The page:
There were several limitations to this study. The main limitation of this study was its uncontrolled, unblinded design, which precludes a comparison of the investigated treatment with other ON treatments. Although this was a prospective study, the lack of a control group likens this pilot study to a case series and introduces potential for bias. Thus, the efficacy reported in this report should be interpreted carefully. In addition, the small population size included in this study limits the generalizability of these findings. Finally, this study did not include outcome measures to assess the impact of cryoneurolysis on participants’ quality of life (eg, PQRST, QISS TAPED). However, these limitations do not preclude the utility of this preliminary study in informing future, more rigorous, clinical trials. While any conclusions drawn from this pilot study must be limited, the results provide foundational knowledge on the degree and duration of cryoneurolysis effect to support larger, controlled studies of this treatment in patients with ON. Future clinical studies of cryoneurolysis for treatment of chronic head pain secondary to ON should include a comparator group (eg, placebo or sham procedure, or active control of another ON treatment); a randomized design; more thorough characterization of the participant population at baseline, including the duration of chronic pain associated with ON; and comparisons of both NRS pain scores and quality-of-life measures (eg, PQRST, QISS TAPED) between treatment groups.

In the majority of patients in this study, cryoneurolysis therapy provided fast-acting and durable pain management due to ON, and no serious AEs were reported. The efficacy and safety observed in this pilot study support further investigation of cryoneurolysis for relief of chronic pain associated with ON.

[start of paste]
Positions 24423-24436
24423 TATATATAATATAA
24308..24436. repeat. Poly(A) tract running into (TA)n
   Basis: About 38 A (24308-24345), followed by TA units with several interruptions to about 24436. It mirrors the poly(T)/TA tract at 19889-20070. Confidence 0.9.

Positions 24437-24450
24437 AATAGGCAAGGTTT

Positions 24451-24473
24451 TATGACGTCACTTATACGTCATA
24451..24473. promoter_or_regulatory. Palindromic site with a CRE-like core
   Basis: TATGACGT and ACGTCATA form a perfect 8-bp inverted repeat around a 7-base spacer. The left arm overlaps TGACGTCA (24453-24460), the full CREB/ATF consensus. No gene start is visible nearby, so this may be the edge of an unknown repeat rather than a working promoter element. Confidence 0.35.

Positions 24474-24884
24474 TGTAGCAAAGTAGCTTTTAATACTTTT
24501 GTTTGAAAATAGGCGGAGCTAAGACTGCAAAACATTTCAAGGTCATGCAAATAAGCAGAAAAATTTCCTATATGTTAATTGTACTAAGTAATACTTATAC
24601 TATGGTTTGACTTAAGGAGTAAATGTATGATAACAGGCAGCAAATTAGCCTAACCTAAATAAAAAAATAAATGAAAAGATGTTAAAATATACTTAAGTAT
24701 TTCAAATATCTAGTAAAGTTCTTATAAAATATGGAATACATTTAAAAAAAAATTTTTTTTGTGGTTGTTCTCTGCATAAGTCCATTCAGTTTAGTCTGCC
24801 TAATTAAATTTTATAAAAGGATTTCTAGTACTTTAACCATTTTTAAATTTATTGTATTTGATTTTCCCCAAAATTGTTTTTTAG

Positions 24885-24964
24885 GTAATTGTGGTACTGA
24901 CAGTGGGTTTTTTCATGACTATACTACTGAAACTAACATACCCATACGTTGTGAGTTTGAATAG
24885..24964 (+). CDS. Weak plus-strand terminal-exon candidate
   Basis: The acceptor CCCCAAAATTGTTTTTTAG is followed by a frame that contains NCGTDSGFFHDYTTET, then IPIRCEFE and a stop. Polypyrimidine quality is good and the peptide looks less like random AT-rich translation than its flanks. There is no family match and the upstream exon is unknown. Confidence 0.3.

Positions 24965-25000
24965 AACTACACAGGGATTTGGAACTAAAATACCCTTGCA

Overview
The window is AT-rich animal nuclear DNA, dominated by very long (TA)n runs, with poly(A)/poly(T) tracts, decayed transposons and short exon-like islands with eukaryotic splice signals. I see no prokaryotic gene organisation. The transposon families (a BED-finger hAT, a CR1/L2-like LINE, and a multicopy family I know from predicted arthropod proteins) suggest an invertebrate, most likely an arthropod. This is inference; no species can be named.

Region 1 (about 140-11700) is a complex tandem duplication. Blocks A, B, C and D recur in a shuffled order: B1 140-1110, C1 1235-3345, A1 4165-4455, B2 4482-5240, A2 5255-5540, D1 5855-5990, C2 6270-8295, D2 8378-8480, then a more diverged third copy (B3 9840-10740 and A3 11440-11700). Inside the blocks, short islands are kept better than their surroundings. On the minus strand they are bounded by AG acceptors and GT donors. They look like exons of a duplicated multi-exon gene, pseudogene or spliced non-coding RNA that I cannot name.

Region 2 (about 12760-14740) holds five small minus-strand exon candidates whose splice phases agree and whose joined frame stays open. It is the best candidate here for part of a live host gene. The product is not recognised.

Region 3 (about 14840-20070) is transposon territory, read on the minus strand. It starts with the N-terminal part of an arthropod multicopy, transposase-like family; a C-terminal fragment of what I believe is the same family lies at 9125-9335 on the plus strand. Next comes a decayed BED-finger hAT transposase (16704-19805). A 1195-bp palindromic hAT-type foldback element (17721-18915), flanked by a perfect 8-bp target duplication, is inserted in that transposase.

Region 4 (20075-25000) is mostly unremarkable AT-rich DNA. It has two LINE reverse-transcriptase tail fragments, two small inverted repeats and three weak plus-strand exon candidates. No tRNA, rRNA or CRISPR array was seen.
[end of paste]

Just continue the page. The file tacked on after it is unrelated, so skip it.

Data Sharing Statement

The data sets used and/or analyzed during the current study are available from the corresponding author upon reasonable request.


This study was supported by Pacira BioSciences, Inc. Writing and editorial assistance were provided under the direction of the authors by Elizabeth Harvie, PhD, CMPP, ELS, and Emilia Raszkiewicz of MedThink SciCom with support from Pacira BioSciences, Inc.

Author Contributions

All listed authors meet the criteria for authorship set forth by the International Committee of Medical Journal Editors, ie, they made a significant contribution to the work reported. All authors made substantial contributions to conception and design, acquisition of data, or analysis and interpretation of data; took part in drafting the article or revising it critically for important intellectual content; agreed to submit to the current journal; gave final approval of the version to be published; and agree to be accountable for all aspects of the work.


This study was sponsored by Myoscience Inc., including study design and funding. Myoscience Inc. was acquired by Pacira BioSciences, Inc. after completion of the study. Pacira BioSciences, Inc. was involved in the analysis and interpretation of the data. Writing and editorial assistance were also supported by Pacira BioSciences, Inc.


Dr Richard Radnovich reports grants from Myoscience, during the conduct of the study. The authors report no other conflicts of interest in this work.